In the days before mowing machines your yard literally had to be cut by hand with a scythe. So a small yard with a kitchen garden made sense.  The rest of the ground was turned over to livestock and cropping.  Animals stayed close by and fed on the grass.  Easier to manage and watch over. And more productive too.  Large expanses of closely cropped grass are an artifact of a time when sheep grazed about the manor home (where your daddy or mine mucked out the barn and mum washed the clothes of His Lordship). It was a sign of wealth. Having good land not planted to the margins with food says, "well mate, you must be doing alright". Perhaps that explains our desire for a suburban lawn watered by a river 300 miles away or 2 or more hours a week driving a  mowing machine.  We're all just sort of keeping up appearances - at a huge cost. Weird, isn't it?

Our two "hay burners" burned through last years hay harvest over the winter.  And they are more than willing to go out on the grass every morning.  They really don't care where the grass is, so we've taken to moving the electric fence every few days to where the grass is rich and then turn them loose to do what they do.  Which is eat...and excrete.  It's a lovely combination of feeding, mowing and fertilization in one step. And as I reported last time, the chickens too are doing their part in the war on grass, bugs and spreading fertilizer as they go.  You can't beat mother nature for operating in a closed system.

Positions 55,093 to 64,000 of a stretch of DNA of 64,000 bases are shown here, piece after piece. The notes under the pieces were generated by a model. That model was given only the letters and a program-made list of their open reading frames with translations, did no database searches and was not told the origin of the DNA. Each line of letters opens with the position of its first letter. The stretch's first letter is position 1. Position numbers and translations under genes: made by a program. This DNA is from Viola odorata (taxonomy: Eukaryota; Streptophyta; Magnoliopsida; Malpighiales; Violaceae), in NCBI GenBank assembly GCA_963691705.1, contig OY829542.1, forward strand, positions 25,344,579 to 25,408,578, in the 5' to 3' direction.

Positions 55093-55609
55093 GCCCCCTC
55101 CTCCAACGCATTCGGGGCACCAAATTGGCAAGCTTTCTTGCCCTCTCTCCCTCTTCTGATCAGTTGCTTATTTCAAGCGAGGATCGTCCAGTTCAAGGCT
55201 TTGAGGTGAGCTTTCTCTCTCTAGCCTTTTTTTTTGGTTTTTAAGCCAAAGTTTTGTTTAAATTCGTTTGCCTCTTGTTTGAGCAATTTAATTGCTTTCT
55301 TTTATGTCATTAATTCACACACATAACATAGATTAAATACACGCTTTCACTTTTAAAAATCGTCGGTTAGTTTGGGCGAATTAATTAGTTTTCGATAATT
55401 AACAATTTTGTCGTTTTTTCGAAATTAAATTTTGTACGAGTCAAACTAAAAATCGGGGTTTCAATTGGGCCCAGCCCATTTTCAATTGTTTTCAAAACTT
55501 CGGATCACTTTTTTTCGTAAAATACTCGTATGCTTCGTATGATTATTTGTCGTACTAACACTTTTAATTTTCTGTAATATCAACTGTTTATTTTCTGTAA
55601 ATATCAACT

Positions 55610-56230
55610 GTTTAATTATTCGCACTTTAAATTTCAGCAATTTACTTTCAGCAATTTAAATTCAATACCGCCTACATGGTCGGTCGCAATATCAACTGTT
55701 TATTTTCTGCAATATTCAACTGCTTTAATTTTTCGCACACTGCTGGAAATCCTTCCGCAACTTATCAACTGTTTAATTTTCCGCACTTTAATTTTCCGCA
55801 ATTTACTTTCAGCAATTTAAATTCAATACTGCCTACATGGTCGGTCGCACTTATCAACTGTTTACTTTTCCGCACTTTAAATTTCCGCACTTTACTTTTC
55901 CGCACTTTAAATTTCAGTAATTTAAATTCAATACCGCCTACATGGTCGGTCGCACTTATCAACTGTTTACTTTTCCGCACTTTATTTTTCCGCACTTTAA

Even so I just can't seem to stay off the lawn mower.  I just can't help noticing how nice things look when they're all trimmed up. But you know, I think I will put sheep on the front lawn around the house this summer - just to try them out on the job. It's funny that the mower works until it's empty and leaves wasted grass and energy behind.  The animals work until they're full, taking in energy and leaving behind valuable fertilizer for greener grass. It just seems more sensible to let the animals do the work and earn their keep. Besides,
it's picturesque as hell.    

And speaking of picturesque, here are Toby and his buddy Owen making ice cream on the front porch for Canada Day.  We bought  lobster suppers at the Murray Harbour North Community Hall and then enjoyed home made vanilla ice cream made even sweeter by the hand cranking of children.  Making home made ice cream in an old freezer is a ritual passed to us by our parents and grand parents.  It now passes to our children as part of the celebration of summer!